In it, but not of it. TPM DC
“Governor Brownback’s not always going to be the governor. It’s my fervent hope he’s going to be the governor for four more years after this one, but he may or may not be,” Rep. John Rubin (R) told the Wichita Eagle.
Georgia Republicans have been adamant in denying any political motivations, but the question has still been raised by the press.
“I’m totally confident that Nathan Deal is going to be re-elected governor. This is simply an opportunity for the Legislature to stake out the issue as policy,” House Speaker David Ralston told the Atlanta Journal-Constitution in February. Deal hasn't signed the bill yet, but he still has time to do so. If he doesn't act, it would become law automatically. Deal has said that he approved of the policy.
Georgia and Kansas have left a combined 487,000 residents uncovered under Obamacare because they refused to expand Medicaid. And, though the law remains unpopular, a recent poll found that majorities of Georgians (54 percent) and Kansans (55 percent) support Medicaid expansion.
If Democrats end up stealing the gubernatorial seats in the fall, they might have moved quickly on Medicaid expansion without the new legislation, accepting the federal funding that fully covers the expansion through 2016. Paul Davis, the state representative challenging Brownback, has voiced unequivocal support for expansion. "It's the right thing to do," he told the Topeka Capital-Journal last month.
Jason Carter, state senator and grandson of President Jimmy Carter, has been more coy as he vies to unseat Deal, but he has pressed for a discussion on the issue. He also has said he believes Georgia's bill was passed with the explicit intent of stopping him from expanding Medicaid if he's elected.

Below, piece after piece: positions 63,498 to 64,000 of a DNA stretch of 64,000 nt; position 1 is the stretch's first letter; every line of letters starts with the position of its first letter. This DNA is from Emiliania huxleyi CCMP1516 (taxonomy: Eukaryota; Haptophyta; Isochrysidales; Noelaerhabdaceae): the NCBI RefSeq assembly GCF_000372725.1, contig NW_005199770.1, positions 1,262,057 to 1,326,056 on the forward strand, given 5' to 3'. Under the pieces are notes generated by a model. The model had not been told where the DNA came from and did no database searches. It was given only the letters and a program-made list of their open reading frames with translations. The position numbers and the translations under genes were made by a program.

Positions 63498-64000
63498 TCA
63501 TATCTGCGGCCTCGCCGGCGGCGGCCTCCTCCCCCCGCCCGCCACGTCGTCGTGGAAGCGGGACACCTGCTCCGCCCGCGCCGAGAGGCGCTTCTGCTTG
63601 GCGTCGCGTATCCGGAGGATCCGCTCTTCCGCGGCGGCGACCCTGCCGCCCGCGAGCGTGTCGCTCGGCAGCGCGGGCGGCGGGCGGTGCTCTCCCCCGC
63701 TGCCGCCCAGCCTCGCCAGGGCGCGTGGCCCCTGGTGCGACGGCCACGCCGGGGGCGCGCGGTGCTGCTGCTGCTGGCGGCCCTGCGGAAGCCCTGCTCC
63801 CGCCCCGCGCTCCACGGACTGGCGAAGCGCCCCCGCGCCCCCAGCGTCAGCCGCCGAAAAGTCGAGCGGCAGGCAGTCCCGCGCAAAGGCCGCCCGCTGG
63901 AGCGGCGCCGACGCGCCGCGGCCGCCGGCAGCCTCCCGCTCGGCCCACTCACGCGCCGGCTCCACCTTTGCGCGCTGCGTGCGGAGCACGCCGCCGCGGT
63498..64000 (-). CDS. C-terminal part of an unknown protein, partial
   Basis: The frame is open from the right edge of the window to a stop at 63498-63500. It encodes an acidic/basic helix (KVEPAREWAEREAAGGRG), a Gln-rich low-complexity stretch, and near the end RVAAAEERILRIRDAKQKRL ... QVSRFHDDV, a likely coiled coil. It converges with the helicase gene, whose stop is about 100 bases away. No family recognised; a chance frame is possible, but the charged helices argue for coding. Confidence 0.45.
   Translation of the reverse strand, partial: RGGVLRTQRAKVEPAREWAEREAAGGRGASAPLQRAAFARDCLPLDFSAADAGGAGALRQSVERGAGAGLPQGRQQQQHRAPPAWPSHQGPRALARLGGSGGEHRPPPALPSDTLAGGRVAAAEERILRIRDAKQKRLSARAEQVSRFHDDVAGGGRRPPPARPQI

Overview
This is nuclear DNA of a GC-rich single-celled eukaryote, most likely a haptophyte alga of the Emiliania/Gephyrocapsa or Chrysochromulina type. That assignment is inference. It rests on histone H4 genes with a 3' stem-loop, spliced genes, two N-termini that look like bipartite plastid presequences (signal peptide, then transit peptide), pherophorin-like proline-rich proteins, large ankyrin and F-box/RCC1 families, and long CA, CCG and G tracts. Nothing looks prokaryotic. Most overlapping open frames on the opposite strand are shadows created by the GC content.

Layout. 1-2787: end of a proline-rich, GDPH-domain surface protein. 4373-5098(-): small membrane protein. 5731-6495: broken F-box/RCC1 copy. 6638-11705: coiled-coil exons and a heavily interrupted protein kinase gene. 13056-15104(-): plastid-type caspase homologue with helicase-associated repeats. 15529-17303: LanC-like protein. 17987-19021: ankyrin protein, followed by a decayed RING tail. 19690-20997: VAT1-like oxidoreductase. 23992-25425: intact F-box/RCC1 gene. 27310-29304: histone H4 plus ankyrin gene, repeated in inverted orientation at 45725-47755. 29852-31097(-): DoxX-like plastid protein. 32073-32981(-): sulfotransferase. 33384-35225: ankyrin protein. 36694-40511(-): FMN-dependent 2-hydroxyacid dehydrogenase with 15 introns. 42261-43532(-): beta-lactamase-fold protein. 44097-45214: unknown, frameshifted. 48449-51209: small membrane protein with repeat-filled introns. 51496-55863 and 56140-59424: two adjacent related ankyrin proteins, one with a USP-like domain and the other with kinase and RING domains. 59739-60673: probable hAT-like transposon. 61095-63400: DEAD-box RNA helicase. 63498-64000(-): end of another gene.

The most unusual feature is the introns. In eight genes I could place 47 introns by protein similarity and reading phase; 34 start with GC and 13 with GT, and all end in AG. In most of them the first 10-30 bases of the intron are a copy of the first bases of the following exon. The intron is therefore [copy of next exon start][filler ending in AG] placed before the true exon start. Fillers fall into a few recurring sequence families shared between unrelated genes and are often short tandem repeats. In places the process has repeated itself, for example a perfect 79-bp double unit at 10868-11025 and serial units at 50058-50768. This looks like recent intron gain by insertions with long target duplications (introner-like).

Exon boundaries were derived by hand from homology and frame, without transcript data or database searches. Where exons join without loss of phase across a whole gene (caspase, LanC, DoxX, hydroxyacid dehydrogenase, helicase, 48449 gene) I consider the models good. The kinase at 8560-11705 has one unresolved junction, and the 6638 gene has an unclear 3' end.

"I think it’s essentially a political bill," Carter told Georgia Health News last month. "If you examine the bill by looking at the problem that it’s attempting to solve, it’s very difficult to discern what the Legislature believes that problem to be, other than they’re worried that I’m going to get elected governor."
For now, Davis and Carter look like long shots. The Cook Political Report categorizes Georgia as "Solid Republican" and Kansas as "Likely Republican." The RealClearPolitics average of polling in the two races gives Brownback and Deal a few-point advantage. However, recent polls, taken by the Democratic-leaning Public Policy Polling, actually gave Davis and Carter the upper hand, suggesting they're not wholly out of reach.
But under these new bills, even unlikely Democratic wins won't be enough to deliver health coverage to low-income Georgians and Kansans.